Sea glass hunt turns into turtle discovery

Dead turtle found on State Beach.

A dead loggerhead sea turtle washed up on State Beach, where Heidi McDonough found it when looking for sea glass Monday morning. — Gabrielle Mannino

Heidi McDonough was walking on State Beach in Oak Bluffs hunting for sea glass for her jewelry and ocean-themed art creations when she stumbled upon a gruesome discovery.

McDonough found a 2½ to 3-foot, badly decomposed loggerhead turtle washed up. “It scared me,” she said. “I walk the beach four to five times a week. I’ve seen seals washed up, but never a turtle.”

Through a social media post, she reached out to Felix Neck Wildlife Sanctuary and, ultimately, was put in contact with the sea turtle experts over at the Mass Audubon Society Wellfleet Bay Sanctuary.

“It’s definitely a loggerhead, and it’s not fresh,” said Karen Dourdeville, a sea turtle associate in Wellfleet who made her assessment based on photographs from McDonough and Josey Kirkland, an educational coordinator at Felix Neck, who went out to investigate.

It’s the second dead sea turtle in two weeks found on Island beaches. Last month, a leatherback turtle that had clearly been struck by a boat and severed in half by a propeller, was discovered on a private beach in Harthaven.

Dourdeville said judging from photos, the loggerhead had been deceased for a while before winding up on the beach.

It’s difficult to tell from the photographs whether the turtle was struck by a boat, but that’s a possibility, Dourdeville said. The decomposition is too great to get DNA samples from the loggerhead.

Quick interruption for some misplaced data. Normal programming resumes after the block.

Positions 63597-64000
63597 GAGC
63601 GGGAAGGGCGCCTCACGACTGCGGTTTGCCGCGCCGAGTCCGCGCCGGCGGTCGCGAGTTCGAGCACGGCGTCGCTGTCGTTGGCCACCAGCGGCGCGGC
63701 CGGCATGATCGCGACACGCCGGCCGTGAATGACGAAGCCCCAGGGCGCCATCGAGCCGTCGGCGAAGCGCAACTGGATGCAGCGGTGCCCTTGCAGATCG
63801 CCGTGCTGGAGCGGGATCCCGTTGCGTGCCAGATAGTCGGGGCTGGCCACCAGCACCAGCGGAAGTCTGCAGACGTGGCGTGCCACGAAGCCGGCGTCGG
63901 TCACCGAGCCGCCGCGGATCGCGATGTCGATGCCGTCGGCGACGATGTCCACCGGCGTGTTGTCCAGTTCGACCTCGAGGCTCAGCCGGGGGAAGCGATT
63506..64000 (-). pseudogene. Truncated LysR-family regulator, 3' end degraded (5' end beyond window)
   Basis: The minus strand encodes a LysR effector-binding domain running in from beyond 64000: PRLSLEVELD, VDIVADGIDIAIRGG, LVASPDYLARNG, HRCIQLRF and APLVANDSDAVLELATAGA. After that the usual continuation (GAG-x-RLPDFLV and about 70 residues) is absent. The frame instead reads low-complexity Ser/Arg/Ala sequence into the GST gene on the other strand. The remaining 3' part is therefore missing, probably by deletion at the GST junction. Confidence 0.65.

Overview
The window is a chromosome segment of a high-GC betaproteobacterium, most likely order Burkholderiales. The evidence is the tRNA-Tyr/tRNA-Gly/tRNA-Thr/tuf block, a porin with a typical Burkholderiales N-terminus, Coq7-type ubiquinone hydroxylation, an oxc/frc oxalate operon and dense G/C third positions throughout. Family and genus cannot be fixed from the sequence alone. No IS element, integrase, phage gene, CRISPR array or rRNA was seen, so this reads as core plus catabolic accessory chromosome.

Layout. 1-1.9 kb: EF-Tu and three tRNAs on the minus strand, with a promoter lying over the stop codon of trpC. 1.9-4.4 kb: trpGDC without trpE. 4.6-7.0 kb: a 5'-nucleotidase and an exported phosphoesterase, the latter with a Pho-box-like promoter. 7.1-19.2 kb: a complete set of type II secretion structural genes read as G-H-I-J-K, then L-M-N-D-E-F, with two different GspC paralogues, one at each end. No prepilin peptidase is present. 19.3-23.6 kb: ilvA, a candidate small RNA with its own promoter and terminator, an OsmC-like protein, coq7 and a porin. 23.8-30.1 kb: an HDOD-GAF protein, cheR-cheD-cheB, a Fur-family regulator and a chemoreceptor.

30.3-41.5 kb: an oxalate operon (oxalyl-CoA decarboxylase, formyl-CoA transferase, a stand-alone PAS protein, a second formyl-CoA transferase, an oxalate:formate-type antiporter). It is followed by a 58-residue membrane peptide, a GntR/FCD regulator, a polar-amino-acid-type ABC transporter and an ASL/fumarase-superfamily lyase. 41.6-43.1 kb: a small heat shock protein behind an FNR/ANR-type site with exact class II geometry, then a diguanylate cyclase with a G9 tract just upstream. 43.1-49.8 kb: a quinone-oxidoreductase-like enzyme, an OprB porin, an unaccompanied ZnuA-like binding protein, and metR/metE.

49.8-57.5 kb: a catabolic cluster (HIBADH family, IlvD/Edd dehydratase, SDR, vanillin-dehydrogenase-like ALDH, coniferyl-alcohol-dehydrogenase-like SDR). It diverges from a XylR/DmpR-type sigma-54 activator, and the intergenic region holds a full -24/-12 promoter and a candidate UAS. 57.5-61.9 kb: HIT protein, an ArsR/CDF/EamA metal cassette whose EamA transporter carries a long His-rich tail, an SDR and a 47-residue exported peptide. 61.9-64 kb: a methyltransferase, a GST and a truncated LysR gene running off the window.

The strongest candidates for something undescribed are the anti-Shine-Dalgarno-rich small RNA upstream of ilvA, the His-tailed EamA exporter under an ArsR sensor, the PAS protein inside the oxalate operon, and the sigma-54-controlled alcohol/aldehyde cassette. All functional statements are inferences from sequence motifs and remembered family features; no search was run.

As The Times reported last month, the Martha’s Vineyard Striped Bass & Bluefish Derby is working with the Mass Audubon Society to educate fishermen about sea turtles and to be on the lookout for them. During the tournament, anglers will be asked to report any sightings of not only leatherbacks, but Kemp’s ridley, loggerhead, and green sea turtles, all of which are listed as federally endangered.

“They are being wonderful about getting the word out,” Dourdeville said. “We hope it saves some turtles.”

While the massive 800-pound leatherback was left on the beach to decompose naturally, the loggerhead, which is about 100 pounds, can be removed and buried, Dourdeville said. The Oak Bluffs Highway Department has been called to dispose of the turtle, she said.

Richard Combra, the highway superintendent, could not immediately be reached for comment.

McDonough did make some other discoveries for her ocean artwork, which has its own Facebook page called Martha’s Vineyard Ocean Creations. Among the sea glass she found Monday morning was a blue marble, McDonough said.